Currying flavours at the Taste of Britain Fest, Hyatt Regency Chennai





An eew!! moment...did you know teeth hold many secrets. For instance, did you know that 4000 years ago, people in the Indus valley ate curry? It appears that traces of cooked ginger and turmeric mixed with starch grains have been found on human teeth dating from that age...eew!! But interesting, right?

Essentially a dish from South Asia, a curry dish has curry paste or powder as its base. Ingredients include among other things, turmeric, cumin, coriander, chilli, ginger, garlic and spices like cinnamon, cardamom and clove. There are as many ways of making a curry as there are curries around the world.

Curry made the long, hoary trek to Britain thanks to the silk and spice trade from the Indian sub continent. Selling ice to the Eskimos? It's now done an about turn and come back to its place of origin. Hyatt Regency Chennai is hosting a curry celebration at the Taste of Britain Curry Festival at two of their signature restaurants, Spice Haat and Focaccia. A team of chefs headed by Michelin Star Chef Mark Poynton is in town to cook 60 different curries which include styles like jalfriezi, balti and of course, the British version of chicken tikka masala. Chef Mark is the Chef-Patron of Michelin-starred Alimentum at Cambridge, UK.

Mr. Syed Pasha, Chef Mark, Mr. Joshi, Chef Subrata and Mr. Syed Belel

At the press preview, we met Chef Mark and his team of chefs, British Deputy High Commissioner, Bharat Joshi, Chef Subrata Debnath, Executive Chef of HRC, Syed  Nahas Pasha and Syed Belel Ahmed, Editor in Chief and Editor of Curry Life (yes, they have a magazine celebrating curry). That's where we learnt how much the Brits love their curry - chicken tikka masala is their de facto national dish. There are some 12000 curry restaurants in Britain and supermarket chains carry heat-and-eat Indian curry meals on their shelves. And guess what - Indian curries outsell fish and chips.

Naturally we were all keen to know what the visiting chefs had in store for us at the tasting session at Spice Haat, one of the two restaurants showcasing the Festival.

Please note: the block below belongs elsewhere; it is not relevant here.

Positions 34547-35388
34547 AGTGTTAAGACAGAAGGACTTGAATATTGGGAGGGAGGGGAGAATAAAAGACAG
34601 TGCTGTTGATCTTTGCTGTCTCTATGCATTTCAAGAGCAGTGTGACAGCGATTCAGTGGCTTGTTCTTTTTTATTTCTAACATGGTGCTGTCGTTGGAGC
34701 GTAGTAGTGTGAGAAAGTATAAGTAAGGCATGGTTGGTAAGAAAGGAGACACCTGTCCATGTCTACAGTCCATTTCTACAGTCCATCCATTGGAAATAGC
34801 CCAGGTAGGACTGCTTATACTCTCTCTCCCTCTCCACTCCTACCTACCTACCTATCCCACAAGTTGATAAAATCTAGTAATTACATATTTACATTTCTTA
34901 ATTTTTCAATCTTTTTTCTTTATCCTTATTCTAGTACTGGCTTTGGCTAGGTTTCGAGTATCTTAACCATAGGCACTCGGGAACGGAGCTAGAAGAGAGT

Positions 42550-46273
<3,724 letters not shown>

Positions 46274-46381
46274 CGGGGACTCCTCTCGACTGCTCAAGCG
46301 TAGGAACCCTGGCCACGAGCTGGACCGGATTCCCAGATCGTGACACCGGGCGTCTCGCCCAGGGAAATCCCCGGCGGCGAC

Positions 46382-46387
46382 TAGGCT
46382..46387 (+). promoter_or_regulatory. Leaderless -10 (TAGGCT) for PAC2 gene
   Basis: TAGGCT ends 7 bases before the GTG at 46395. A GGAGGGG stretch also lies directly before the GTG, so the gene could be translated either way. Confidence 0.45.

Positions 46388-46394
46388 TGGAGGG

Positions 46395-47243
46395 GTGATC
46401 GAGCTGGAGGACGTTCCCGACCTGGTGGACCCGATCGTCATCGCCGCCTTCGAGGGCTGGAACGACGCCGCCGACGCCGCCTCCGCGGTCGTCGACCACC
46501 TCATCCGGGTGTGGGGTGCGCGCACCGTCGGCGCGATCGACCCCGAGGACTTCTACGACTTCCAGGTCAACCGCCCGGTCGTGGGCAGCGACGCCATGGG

Pic courtesy Hyatt Regency Chennai

What is interesting is that the produce used at the Festival is sourced locally but the method is all British. There were two starters - chilli chicken tikka and rosemary lamb tikka. The chilli chicken was boneless, well cooked and mildly flavoured; the rosemary lamb tikka also was tender and the flavour of the herb was just enough so as not to overpower that of the meat.


Chef Mark's roast sea bass with cauliflower textures, raisin and Pedro Ximenez sauce with a chicory leaf artfully arranged over the top was quite a sight. A beautiful melange of textures and flavours, the fish flaked beautifully, the cauliflower looked deceptively raw (but wasn't) and the sauce punctuated with plump raisins was so absolutely delicious. This dish was in a class all by itself.

Fish Madras; chicken tikka masala; dak bungalow lamb curry; prawn and squid balti

The chefs were quite chuffed to present their Fish Madras, pomfret being the fish of choice. Personally I like pomfret as it a good vehicle for a well made masala. This too had a mild flavour and it was served on the bone. Prawn and squid balti had a nice thick gravy which was perfect with the accompanying Indian breads.

The much awaited chicken tikka masala made its appearance. Thick, red gravy that coated chunks of chicken, garnished with slivers of ginger and blobs of cream was a bit of a disappointment for me - sweet, fruity yet tart with a coconut-ty aftertaste. The chef revealed that the gravy had been made with mango pulp, sultanas and a paste of almonds and coconut. It reminded me of recipes in old English magazines which called for a bottle of mango chutney to be added into a curry. Both lamb dishes, Dak Bungalow and Shatkora were well cooked, with nuanced differences in taste.

Another favourite was the chicken country captain. Faintly reminiscent of the Kerala style of roast chicken, the meat was well done and the dark, thick gravy was finger licking good.
   
Naga mixed veg; baby potatoes chilli masala, Anglo Indian dal; paneer kabuli baigon

The vegetarian dishes were tasty, particularly paneer kabuli baigon. Some of my fellow diners enjoyed the well tempered Anglo Indian dal with steamed rice. On the whole, all the dishes were mildly spiced, had good balance of flavours and the use of oil was very restrained.



The 2 kinds of pilao, Komala (presumably because of the bits of orange rind) and sunhera with corn kernels, fried onions and cashew nuts were also served.


Dessert was another of the chef's creations -baked vanilla yogurt with strawberry sorbet, topped with strawberry bits, pistachios and wafer thin vanilla meringue. The sweetness of the meringue and the smooth sorbet were the perfect foil for the tartness of the yogurt. Ahh...heaven in a glass.

The Taste of Britain Curry Festival is on till March 14th. At Spice Haat, one can taste the UK style of curries; at Focaccia, Chef Mark will be presenting his experimental style of cuisine.


Flipping through a copy of Curry Life magazine, I came across Chef Subrata's recipe for appam and chicken stew. How's that for coming back to your roots?

At 1299/++ and 1499/++ for the lunch and dinner buffet respectively at Spice Haat, a-la carte at Focaccia.

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